That’s where the latest research on nutrition and IBS comes in. Rather than following one-size-fits-all diet advice for IBS, patients today are being encouraged to experiment with their diets. The FODMAP approach, in particular, can help up to 75% of patients with IBS learn to manage their symptoms, and is particularly effective with the guidance of a registered dietitian nutritionist. FODMAPs are certain sugars and certain fibers in the diet that are capable of causing symptoms because they are rapidly fermentable by the normal bacteria that live in the gut, which causes the IBS sufferer to have excess gas and painful bloating. FODMAPs can also pull extra fluid into the gut, causing bouts of diarrhea. During a FODMAP-elimination diet, FODMAP-containing foods are first eliminated, then reintroduced in a carefully planned way to identify which FODMAPs are tolerated and which are not. This evidence-based dietary approach was developed by researchers at Monash University, in Australia, and is now in use world-wide. Other types of adverse reactions to food are also possible. IBS symptoms for some individuals might be triggered by the way their immune systems react to particular foods, natural food chemicals or food additives.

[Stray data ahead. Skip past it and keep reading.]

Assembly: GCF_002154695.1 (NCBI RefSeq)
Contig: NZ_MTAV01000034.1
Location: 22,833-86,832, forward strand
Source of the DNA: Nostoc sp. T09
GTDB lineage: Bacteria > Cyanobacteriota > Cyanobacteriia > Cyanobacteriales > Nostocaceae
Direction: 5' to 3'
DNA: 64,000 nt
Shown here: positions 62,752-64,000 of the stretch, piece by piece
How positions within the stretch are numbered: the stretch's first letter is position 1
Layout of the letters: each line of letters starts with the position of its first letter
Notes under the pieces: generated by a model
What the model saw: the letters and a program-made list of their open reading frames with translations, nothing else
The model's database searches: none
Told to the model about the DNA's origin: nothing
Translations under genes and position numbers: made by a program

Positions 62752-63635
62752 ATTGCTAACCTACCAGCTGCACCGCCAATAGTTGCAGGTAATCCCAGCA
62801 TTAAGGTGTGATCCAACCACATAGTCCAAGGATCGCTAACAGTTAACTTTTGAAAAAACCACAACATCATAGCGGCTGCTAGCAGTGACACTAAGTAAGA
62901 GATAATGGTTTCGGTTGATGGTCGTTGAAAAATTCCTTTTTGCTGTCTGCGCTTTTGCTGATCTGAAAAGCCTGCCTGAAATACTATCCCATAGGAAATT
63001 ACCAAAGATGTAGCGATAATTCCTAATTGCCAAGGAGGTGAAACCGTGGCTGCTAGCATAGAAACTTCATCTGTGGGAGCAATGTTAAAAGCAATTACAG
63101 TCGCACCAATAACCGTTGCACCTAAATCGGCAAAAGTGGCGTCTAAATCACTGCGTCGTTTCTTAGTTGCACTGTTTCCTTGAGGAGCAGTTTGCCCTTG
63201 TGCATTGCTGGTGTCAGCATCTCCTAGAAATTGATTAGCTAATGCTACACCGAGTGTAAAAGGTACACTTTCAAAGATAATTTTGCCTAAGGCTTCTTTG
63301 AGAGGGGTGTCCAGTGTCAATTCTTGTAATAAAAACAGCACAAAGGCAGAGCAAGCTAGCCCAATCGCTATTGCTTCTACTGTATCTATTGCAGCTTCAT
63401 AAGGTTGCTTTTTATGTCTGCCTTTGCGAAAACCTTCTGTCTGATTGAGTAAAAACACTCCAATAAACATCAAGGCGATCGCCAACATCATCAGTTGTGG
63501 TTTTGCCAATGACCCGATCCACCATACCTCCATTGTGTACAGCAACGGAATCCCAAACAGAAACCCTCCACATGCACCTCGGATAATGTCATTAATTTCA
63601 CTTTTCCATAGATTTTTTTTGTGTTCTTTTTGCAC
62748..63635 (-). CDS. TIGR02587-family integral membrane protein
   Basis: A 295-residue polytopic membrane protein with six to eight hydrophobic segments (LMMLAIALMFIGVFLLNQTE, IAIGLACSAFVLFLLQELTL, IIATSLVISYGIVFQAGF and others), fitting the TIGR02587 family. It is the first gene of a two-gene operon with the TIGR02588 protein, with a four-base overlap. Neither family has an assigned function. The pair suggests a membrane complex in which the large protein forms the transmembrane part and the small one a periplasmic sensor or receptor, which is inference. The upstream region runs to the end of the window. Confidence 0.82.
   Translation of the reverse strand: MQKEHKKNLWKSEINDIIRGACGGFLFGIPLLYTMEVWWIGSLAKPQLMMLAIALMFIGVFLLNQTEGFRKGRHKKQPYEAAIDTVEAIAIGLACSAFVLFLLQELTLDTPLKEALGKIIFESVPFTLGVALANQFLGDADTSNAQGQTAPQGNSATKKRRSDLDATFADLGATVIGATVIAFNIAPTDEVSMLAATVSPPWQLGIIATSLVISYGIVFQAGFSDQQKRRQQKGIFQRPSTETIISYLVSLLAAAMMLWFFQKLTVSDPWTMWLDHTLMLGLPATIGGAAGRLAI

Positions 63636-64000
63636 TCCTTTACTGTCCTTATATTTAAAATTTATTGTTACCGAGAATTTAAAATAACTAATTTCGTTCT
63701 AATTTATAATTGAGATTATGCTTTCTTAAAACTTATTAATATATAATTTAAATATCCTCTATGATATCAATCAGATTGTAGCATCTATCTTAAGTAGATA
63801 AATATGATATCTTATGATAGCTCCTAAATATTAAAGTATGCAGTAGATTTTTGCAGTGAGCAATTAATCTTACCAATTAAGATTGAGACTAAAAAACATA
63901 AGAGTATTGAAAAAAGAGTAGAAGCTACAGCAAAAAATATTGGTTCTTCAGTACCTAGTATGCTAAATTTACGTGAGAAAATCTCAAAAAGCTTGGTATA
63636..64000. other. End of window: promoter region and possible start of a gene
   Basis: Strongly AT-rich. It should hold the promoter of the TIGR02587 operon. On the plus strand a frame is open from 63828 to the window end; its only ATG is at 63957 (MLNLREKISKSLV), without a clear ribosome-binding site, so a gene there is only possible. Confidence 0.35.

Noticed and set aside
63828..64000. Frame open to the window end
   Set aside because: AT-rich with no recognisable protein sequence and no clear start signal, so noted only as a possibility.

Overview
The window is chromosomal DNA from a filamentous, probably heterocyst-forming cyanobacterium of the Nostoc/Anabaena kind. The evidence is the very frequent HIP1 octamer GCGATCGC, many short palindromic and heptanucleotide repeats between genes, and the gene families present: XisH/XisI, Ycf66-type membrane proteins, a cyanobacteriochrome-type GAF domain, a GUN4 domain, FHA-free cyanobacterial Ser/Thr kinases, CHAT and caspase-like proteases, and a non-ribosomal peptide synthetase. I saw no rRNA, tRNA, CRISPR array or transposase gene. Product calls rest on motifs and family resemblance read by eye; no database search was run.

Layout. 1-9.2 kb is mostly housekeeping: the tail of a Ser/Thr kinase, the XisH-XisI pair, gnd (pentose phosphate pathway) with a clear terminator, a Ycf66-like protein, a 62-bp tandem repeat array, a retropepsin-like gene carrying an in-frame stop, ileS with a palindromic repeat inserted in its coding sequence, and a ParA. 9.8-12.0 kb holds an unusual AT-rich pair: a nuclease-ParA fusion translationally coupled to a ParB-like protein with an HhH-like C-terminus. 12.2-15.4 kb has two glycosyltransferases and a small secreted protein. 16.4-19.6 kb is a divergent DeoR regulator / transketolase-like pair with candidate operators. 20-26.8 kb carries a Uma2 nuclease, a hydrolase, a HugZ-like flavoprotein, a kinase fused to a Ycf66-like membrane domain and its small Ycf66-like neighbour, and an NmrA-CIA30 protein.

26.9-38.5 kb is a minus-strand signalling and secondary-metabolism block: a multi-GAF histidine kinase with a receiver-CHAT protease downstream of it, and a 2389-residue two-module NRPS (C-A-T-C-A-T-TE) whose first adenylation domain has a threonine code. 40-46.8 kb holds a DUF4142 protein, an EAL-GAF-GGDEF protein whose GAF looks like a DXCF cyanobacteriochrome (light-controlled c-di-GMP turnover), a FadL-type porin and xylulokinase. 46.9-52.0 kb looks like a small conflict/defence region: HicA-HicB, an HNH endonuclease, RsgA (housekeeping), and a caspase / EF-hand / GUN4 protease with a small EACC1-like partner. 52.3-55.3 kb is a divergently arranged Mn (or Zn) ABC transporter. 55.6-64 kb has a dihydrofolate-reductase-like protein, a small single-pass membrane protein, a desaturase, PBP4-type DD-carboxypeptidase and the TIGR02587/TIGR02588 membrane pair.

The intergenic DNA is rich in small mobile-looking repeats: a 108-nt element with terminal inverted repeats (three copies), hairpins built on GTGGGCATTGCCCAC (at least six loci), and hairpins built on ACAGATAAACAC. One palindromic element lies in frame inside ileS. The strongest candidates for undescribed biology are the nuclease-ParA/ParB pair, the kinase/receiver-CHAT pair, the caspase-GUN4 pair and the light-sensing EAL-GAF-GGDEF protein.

While diet is unlikely to the cause or the cure of IBS, appropriate food choices can certainly help most people manage their symptoms. If you have IBS, I think you’ll agree that’s important. Don’t settle for learning to live with your symptoms. You deserve a chance to find the diet that’s right for you.